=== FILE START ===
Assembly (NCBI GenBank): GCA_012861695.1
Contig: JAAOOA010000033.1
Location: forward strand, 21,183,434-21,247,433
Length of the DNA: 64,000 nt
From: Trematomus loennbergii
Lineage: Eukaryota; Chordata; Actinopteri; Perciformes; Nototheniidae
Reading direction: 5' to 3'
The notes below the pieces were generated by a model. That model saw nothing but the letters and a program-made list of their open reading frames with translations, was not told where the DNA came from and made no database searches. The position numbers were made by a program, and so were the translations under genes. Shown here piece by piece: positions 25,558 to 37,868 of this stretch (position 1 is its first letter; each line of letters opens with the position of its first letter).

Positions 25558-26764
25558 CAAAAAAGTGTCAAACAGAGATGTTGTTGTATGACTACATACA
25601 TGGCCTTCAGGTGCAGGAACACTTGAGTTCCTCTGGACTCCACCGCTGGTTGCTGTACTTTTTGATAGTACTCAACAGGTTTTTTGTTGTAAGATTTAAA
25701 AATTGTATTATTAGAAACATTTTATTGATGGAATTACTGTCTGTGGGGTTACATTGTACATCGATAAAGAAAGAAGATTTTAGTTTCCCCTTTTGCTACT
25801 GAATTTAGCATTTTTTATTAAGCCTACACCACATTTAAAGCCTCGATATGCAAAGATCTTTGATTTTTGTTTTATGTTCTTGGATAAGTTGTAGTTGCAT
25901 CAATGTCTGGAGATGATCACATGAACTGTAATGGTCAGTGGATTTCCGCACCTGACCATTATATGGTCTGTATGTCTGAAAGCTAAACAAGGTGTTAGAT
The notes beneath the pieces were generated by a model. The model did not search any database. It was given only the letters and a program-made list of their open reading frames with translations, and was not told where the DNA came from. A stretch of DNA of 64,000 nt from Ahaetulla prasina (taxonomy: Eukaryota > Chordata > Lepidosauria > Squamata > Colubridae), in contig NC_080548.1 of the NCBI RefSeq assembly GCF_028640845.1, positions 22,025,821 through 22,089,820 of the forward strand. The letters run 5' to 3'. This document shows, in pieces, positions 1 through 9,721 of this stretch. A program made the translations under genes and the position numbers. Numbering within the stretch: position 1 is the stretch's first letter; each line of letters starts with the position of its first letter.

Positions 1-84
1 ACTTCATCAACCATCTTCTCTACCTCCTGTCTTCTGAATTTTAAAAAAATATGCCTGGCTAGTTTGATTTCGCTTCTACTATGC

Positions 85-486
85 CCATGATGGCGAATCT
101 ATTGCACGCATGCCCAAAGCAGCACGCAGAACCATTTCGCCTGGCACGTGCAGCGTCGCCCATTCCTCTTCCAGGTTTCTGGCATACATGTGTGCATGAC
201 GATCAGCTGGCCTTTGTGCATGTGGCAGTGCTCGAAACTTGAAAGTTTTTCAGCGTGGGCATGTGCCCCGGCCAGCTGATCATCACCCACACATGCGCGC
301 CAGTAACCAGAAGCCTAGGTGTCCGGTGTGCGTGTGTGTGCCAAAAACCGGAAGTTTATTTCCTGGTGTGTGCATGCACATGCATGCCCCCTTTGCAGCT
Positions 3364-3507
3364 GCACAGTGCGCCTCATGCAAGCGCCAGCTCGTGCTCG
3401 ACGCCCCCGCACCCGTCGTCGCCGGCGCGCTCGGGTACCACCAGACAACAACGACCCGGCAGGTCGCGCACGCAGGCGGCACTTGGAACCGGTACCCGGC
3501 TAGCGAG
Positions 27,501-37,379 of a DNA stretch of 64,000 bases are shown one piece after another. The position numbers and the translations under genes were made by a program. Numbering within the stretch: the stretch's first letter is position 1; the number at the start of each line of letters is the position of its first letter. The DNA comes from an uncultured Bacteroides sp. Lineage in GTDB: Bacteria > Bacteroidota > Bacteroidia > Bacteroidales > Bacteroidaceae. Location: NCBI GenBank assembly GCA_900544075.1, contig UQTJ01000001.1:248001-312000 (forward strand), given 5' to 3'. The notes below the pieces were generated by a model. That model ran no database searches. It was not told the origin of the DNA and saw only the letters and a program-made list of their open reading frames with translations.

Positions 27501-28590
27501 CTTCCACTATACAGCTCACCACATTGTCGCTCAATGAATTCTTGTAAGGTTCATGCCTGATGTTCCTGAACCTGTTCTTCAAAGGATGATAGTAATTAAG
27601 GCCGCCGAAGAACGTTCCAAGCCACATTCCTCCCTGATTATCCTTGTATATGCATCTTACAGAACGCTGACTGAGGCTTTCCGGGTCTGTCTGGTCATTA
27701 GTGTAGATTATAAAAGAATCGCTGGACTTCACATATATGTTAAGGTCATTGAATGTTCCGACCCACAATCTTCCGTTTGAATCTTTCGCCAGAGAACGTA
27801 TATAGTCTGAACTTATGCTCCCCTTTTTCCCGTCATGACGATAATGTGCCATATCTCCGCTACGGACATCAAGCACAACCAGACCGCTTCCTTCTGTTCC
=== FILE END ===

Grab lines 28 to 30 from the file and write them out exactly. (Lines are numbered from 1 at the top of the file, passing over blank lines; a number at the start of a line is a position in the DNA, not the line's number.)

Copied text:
Positions 27501-28590
27501 CTTCCACTATACAGCTCACCACATTGTCGCTCAATGAATTCTTGTAAGGTTCATGCCTGATGTTCCTGAACCTGTTCTTCAAAGGATGATAGTAATTAAG
27601 GCCGCCGAAGAACGTTCCAAGCCACATTCCTCCCTGATTATCCTTGTATATGCATCTTACAGAACGCTGACTGAGGCTTTCCGGGTCTGTCTGGTCATTA